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In your newsletter this winter:

1. Marcescence

2. The importance of pollinators

3. Considerations for your pollinator garden

4. Discover Sanguinaria canadensis

5. Fascinating relationships, second chapter:
Ghost plant and myccorhizal fungi

1. Marcescence

Have you ever noticed that the leaves of some deciduous trees senesce and wither in the fall, but remain on the tree until late winter or early spring?  This phenomenon is called marcescence.  The most common marcescent species here are American beech (Fagus grandifolia) and various oaks (Quercus spp).  Since this is primarily observed in young trees or on the lower branches of mature specimens, it has been hypothesized that leaf retention could help limiting herbivory of buds during winter. Others have suggested that it could give trees an edge in early spring, as leaves can act as thermal conduits, by absorbing heat from the sun.   
Did you know?

Dandelions (Taraxacum officinale) are not native to North America and have been introduced from Europe.  Their pollen can cause a decline in reproduction of some of our native plants.

From Alexandre Bergeron, in Sauvons les abeilles ! Est-ce du greenwashing ? · iNaturalist Canada). 
2. The importance of pollinators

Pollinators are important because at least 80% of flowering plants depend on them for reproduction.  They also support healthy ecosystems that clean the air, stabilize soils, protect from severe weather, and support other wildlife.  Although the domestic European honeybee (Apis mellifera) remains the best known non-native species and is commonly used to pollinate agricultural plants, the pollinating fauna found in our natural environments includes birds, bats (in tropical climates), butterflies, moths, flies, beetles, wasps, small mammals, and most importantly, native bees.  Wild native bees often go unnoticed because they are solitary.  Although all pollinators play an important function in our ecosystems, bees are considered the most effective, because they visit more flowers, carry more pollen and travel further.  According to the UN’s Food and Agriculture Organization (FAO), 64% of global food supply depends on bees, and 270 native species do the bulk of this work.  In North America, there are an estimated 3500 to 4000 native bee species, and more than 970 in Canada.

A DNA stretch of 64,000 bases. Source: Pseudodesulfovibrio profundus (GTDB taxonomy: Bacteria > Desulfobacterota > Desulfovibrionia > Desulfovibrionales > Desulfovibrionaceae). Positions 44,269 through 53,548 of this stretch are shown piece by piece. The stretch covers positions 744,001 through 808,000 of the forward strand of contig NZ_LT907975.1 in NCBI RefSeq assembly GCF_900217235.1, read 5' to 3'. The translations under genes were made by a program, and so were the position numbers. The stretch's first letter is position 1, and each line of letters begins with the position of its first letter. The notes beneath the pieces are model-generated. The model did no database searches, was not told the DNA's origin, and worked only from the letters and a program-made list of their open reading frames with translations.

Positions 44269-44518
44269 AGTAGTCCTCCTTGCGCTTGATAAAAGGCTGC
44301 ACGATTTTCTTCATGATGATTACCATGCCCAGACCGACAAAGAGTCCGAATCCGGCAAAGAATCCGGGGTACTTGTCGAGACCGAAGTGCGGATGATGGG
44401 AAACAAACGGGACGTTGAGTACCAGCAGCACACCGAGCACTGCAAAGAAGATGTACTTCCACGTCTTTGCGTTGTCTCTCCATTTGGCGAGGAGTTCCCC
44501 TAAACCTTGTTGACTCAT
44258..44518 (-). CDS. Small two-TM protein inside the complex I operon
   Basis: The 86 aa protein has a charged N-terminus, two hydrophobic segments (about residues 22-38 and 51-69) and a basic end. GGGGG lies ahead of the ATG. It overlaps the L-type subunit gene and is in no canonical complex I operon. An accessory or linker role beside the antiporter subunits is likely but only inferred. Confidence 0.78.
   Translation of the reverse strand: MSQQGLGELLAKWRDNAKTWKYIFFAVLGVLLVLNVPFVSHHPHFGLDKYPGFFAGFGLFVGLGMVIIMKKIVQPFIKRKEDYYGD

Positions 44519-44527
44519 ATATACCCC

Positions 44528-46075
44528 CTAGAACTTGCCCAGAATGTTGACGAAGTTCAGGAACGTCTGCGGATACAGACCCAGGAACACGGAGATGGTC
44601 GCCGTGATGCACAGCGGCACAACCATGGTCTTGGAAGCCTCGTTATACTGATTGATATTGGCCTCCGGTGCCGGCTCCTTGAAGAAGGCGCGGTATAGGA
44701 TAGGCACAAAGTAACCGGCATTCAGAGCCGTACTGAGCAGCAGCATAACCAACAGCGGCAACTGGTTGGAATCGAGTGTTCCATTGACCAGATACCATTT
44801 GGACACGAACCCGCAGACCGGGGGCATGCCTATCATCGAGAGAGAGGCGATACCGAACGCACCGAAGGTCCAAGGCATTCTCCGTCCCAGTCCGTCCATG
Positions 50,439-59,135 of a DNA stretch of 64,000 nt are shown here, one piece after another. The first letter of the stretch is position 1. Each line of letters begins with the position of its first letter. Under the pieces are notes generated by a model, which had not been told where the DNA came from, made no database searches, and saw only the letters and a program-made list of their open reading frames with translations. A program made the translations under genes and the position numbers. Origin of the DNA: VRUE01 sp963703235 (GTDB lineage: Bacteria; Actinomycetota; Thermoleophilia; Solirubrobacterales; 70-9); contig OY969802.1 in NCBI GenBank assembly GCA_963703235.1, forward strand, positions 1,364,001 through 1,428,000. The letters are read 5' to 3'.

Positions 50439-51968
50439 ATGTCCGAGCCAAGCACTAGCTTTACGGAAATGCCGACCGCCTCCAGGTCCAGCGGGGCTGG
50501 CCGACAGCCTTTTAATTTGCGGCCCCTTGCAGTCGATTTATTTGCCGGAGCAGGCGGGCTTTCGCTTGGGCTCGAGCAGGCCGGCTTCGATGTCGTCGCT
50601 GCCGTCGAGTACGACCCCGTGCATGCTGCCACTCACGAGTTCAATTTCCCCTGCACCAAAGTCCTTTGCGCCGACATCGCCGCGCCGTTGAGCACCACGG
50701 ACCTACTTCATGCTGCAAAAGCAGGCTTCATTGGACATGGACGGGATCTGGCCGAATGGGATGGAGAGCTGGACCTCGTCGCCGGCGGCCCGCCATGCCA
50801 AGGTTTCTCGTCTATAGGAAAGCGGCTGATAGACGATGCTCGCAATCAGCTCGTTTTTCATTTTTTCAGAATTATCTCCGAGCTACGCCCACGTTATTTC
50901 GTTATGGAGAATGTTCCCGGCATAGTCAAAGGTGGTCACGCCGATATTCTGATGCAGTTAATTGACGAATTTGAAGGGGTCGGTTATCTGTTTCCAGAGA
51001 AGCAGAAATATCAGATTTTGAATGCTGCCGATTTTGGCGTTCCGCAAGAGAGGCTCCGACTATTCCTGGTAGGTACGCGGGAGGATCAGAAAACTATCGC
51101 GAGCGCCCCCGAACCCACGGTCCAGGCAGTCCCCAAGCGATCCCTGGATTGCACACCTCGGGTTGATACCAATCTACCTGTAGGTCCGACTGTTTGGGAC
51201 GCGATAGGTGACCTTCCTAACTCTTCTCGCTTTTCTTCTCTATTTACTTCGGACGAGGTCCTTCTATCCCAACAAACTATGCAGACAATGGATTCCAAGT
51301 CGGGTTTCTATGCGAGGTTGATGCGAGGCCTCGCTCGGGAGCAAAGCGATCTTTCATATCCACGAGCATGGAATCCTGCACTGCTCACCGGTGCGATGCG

You may have heard that bees are disappearing at an alarming rate.  They, along with all pollinators face many challenges.  According to Doug Tallamy and other scientists, pesticide use, habitat loss, introduction of non-native and/or invasive ornamentals, outdoor night lights and climate change, all contribute to pollinators demise.  In the face of this disconcerting information, what can we do?  The positive aspect to note from this list, is that we all have the power to change many of these factors.  Keep reading for more information!   
3. Considerations for your pollinator garden

We are already in the middle of February and I am sure many of you are dreaming about your gardens.  Why not consider native pollinators in your planning this year?  Native pollinators form a very diverse community that is active from early spring to late fall.  For this reason, they require a continuous succession of flowers for nourishment and reproductive success.  Supporting native pollinators is not just about foraging resources (pollen and nectar).  Wild bees also depend on a proper habitat to complete their life cycle.  Examples include exposed sandy soils, hollow stems, water, shelter, to name a few.  Remember to delay fall maintenance until the spring: wild pollinators overwinter as adults or as larvae and they use hollow stems and fallen leaves as shelters.